To further confuse what is applicable, some state laws apply to all employees regardless of the number of employees in the state, while others require a minimum number of employees working in that state to qualify. Here are some of the most common laws which differ state-to-state:
- Protected groups. While some groups are protected in every state because of federal law, other groups may be protected in a city, county or state where an employee works while not being protected where the business is located. Certain employees may have more protections and available courses of action in their remote work location, which may increase your liability exposure.
- Paid sick leave. This has become common in many states, counties and cities. Many of these laws apply to any employee working in that location, regardless of whether the business is located there. Having to offer leave to certain employees may impact overall paid time-off policies.
- Paid family leave. This is currently or will soon be offered in nine states: CA, CO, CT, MA, NJ, NY, OR, RI, WA and DC. While many of these only cover employees of large businesses, some cover all employees and will apply to employees who may be working remotely in that state.
- Minimum wage. State minimum varies widely, some being much higher than the federal $7.25 per hour. State law also varies regarding tip credit and minimum salary thresholds for exemptions.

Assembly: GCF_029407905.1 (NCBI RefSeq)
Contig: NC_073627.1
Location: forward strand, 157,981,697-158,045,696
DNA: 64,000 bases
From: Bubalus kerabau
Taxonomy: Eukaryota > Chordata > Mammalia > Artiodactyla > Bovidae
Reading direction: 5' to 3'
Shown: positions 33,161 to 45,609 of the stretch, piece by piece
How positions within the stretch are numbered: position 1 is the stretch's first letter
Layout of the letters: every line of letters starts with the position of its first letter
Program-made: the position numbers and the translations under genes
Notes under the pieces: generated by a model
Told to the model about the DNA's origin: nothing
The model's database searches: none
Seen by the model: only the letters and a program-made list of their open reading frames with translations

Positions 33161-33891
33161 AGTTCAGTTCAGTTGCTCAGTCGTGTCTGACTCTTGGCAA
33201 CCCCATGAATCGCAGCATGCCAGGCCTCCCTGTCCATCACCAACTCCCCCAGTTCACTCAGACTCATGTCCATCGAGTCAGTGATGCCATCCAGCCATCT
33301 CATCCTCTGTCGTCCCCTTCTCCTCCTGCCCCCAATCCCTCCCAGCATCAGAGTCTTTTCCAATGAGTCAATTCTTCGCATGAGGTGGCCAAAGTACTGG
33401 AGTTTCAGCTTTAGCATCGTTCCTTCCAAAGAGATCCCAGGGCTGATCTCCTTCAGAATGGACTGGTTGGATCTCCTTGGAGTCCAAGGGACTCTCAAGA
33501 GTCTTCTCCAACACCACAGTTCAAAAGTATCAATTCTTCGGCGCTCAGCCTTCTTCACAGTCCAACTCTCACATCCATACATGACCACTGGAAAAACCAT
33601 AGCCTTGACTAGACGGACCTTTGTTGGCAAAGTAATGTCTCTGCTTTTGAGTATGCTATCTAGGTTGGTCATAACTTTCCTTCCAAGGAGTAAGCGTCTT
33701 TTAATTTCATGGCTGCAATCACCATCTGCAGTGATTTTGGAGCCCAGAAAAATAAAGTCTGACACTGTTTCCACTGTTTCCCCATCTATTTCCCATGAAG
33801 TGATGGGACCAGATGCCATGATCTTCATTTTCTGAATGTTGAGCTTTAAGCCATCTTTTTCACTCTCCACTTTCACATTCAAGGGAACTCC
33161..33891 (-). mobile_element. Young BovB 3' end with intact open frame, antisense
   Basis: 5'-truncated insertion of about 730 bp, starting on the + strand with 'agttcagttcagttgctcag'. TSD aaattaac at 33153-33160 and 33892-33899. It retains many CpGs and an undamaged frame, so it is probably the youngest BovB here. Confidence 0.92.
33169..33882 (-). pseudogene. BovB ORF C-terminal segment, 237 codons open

- Overtime. While most states follow the federal time and a half for all hours worked over 40 hours in a workweek, some (including AK, CA, CO and NV) have more stringent overtime requirements.
- Posters and notices. While some states do not require postings in an employee's house if that is their workplace, others will need to be provided to employees in compliance with state law. Federal posters will also need to be made available to employees who are working remotely.
2) Tax nexus creation. In tax law, a “tax nexus" refers to a company's presence in a state entitling the state to charge taxes. Typically, a business is considered active in a state if they have a physical location, resident employees working in the state, property in the state, and employees regularly soliciting business there. Businesses meeting any of these criteria may be required to pay applicable taxes to that state.